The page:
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Give some examples of electric dipoles with their explanation.

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Last updated date: 23rd Jul 2024
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Answer
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Hint:In electrostatics, when two charges equal in magnitude but have opposite sign in nature are placed at some distance, this forms an arrangement which is known as electric dipole and its moment is known as electric dipole moment whose direction is always from negative charge to the positive charge side.

Complete step by step answer:
 Let us first understand the electric dipole in brief. Since electric dipole moment is defined as the product of charge and the distance between them and has a SI unit of $Cm$ . It’s denoted as: $p = q \times 2a$ where $2a$ is the distance between two charges. One of the most common examples of Electric dipole is to find electric field intensity at equatorial point which is calculated as: let us first draw the diagram.
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Dipole moment $\vec P = q \times 2a$, { $q$ is charge and $2a$ is half distance of dipole}
Electric field intensity $E = \dfrac{1}{{4\pi {\varepsilon _0}}} \times \dfrac{q}{{{r^2}}}$ { $q$ is charge and r is distance of given point}

From the diagram we can see, Net electric field intensity will only have horizontal components of $E\cos \theta $. And Now,
In triangle AOP and POB,
${(AP)^2} = {(BP)^2} = ({d^2} + {a^2})$
And, $ < PAO = \theta $ {by vertically opposite angle}
So, $\cos \theta = \dfrac{1}{{{{({d^2} + {a^2})}^{\dfrac{1}{2}}}}}$
Now, we will calculate electric field intensity due to both charges at point P
Electric field ${E_1}$ at point P due to $ - q$ along $AP$ is given by,
${E_1} = \dfrac{1}{{4\pi {\varepsilon _0}}}\dfrac{q}{{{{(AP)}^2}}}$
$\Rightarrow {E_1} = k \times \dfrac{q}{{{{({d^2} + {a^2})}^2}}}$,
where {$k = \dfrac{1}{{4\pi {\varepsilon _0}}}$} $ \to (i)$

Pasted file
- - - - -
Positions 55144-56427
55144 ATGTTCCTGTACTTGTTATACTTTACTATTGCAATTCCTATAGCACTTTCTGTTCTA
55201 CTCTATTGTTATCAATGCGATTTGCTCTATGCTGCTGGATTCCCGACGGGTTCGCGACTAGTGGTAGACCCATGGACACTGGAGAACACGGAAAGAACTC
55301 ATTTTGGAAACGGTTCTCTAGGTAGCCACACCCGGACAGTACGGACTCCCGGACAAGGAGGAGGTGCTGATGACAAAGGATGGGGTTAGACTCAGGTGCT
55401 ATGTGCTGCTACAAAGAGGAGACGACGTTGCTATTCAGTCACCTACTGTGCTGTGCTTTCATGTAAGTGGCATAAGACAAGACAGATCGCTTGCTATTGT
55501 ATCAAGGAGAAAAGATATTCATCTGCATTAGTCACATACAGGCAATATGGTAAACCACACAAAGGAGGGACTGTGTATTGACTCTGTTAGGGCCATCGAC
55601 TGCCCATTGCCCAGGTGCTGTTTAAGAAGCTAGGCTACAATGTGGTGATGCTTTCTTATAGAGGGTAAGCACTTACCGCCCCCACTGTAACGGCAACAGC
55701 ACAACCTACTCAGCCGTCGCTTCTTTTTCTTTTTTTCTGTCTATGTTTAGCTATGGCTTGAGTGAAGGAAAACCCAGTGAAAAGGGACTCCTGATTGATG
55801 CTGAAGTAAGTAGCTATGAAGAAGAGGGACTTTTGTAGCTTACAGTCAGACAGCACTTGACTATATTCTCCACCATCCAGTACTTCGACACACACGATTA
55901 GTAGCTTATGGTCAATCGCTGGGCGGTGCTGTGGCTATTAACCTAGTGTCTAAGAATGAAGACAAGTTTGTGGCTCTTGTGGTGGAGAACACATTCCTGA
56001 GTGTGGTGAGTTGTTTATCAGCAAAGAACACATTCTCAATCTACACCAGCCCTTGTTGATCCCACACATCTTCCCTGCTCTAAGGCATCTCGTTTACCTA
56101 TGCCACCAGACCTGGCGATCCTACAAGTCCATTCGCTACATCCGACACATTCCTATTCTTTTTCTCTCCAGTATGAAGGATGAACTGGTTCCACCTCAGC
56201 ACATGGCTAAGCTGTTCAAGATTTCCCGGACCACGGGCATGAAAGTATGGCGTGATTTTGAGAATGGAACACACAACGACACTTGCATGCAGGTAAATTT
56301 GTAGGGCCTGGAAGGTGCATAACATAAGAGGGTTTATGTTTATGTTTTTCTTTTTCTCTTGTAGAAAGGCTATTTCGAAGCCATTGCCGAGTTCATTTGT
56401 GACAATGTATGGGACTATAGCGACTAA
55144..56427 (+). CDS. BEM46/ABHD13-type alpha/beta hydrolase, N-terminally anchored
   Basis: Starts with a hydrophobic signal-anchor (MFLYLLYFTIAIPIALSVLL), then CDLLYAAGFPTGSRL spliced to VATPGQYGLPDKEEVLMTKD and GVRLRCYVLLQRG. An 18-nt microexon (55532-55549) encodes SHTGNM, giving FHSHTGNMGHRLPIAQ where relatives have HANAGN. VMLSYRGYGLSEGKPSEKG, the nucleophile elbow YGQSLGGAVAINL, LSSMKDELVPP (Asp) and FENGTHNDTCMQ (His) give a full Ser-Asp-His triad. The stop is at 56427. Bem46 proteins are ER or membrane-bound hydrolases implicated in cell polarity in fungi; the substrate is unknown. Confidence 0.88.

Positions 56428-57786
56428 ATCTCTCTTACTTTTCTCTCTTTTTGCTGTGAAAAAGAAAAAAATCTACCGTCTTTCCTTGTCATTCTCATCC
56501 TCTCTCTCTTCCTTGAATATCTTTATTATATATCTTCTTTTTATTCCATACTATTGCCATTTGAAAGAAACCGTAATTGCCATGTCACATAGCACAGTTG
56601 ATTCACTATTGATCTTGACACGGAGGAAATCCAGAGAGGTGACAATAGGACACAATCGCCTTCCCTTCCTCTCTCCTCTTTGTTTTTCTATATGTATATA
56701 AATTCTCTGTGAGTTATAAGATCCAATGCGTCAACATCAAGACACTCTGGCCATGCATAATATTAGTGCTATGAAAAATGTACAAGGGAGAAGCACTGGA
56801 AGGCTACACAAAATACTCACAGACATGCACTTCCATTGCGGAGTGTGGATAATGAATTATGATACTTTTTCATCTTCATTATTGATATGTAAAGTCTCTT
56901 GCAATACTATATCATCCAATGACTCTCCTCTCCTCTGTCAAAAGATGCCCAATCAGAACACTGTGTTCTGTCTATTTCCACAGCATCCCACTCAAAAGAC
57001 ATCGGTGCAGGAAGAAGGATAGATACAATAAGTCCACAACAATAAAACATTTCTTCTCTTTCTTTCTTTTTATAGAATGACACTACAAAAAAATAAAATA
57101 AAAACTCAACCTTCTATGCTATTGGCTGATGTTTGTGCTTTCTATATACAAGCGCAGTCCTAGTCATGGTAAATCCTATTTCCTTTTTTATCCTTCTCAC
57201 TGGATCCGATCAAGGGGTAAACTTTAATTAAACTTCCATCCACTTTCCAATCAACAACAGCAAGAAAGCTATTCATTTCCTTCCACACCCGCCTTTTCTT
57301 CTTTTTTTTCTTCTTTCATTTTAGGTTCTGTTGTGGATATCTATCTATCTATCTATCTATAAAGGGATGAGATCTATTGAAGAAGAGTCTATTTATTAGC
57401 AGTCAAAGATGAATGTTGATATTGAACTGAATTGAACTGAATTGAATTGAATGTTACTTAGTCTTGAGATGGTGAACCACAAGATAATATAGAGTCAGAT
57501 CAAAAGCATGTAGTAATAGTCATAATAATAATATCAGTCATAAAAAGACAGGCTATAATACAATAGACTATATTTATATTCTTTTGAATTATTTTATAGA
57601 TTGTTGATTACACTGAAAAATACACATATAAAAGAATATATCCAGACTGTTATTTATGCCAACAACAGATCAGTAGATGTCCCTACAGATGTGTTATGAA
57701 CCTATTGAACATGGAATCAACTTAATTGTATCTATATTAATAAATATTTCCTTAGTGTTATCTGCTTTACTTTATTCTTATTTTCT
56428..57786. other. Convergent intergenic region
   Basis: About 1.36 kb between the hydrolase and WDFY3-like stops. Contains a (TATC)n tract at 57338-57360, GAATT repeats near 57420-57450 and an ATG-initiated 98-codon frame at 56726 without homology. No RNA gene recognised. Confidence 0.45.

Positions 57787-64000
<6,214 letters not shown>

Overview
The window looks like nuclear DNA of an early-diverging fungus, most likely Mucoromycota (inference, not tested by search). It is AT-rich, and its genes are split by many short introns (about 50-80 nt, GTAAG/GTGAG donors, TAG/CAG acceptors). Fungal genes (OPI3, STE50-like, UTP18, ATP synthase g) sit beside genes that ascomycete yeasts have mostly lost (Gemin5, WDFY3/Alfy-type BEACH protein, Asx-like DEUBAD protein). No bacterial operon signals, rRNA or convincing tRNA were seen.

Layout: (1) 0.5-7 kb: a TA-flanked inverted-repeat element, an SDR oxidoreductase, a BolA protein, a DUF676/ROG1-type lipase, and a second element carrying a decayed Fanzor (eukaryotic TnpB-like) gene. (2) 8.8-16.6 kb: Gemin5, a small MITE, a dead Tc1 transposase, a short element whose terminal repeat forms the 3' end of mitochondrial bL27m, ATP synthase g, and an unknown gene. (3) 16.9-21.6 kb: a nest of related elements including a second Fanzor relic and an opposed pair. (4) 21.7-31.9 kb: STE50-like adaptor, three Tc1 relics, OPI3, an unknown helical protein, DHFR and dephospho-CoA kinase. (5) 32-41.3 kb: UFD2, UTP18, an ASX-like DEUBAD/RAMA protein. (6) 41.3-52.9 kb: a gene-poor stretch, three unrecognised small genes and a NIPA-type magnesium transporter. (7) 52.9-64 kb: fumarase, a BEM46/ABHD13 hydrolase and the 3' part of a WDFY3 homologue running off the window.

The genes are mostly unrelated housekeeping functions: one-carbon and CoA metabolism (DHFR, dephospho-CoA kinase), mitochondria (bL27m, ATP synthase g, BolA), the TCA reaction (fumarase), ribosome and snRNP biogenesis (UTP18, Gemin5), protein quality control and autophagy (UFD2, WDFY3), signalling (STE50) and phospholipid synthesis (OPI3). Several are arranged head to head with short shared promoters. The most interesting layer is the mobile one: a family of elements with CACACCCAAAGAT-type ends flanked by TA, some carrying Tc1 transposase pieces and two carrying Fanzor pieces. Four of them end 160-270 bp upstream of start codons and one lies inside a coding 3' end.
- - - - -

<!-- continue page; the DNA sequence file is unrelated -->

Similarly, Electric field along PB is given by,
${E_2} = k \times \dfrac{q}{{{{(PB)}^2}}}$
$\Rightarrow {E_2} = k \times \dfrac{q}{{{{({d^2} + {a^2})}^2}}}$...........$ \to (ii)$
Since, ${E_1} = {E_2}$ say $E$
Net electric field at point $P$ will be the sum of $E\sin \theta $ components and $E\cos \theta $ components but as we see from the diagram, vertical components will be cancelled, only horizontal components will be added. Hence, net electric field intensity at point $P$ is given by,
${E_p} = 2E\cos \theta $
As, $\cos \theta = \dfrac{1}{{{{({d^2} + {l^2})}^{\dfrac{1}{2}}}}}$
$\Rightarrow {E_p} = 2 \times k \times \dfrac{q}{{{{({d^2} + {a^2})}^2}}} \times \dfrac{1}{{{{({d^2} + {a^2})}^{\dfrac{1}{2}}}}}$
For small dipole where, $a < < < d$
Hence, electric field intensity at equatorial point is given by,
${E_p} = - \dfrac{1}{{4\pi {\varepsilon _0}}}\dfrac{{\vec P}}{{{d^3}}}$.
And the direction of the electric field is always opposite to that of the electric dipole.Another example of an electric dipole may be considered as $C{O_2}$ and $C{H_4}$ are the molecules whose dipole moment is zero but when placed in an electric field they produced a significant dipole moment in the direction of opposite to that of electric field.

Note: Many chemical molecules have their own electric dipole moment due to the presence of positive and negative charges inside them and they get polarized easily in the presence of an electric field and such molecules are called polar molecules ${H_2}O$ is an example of polar molecule.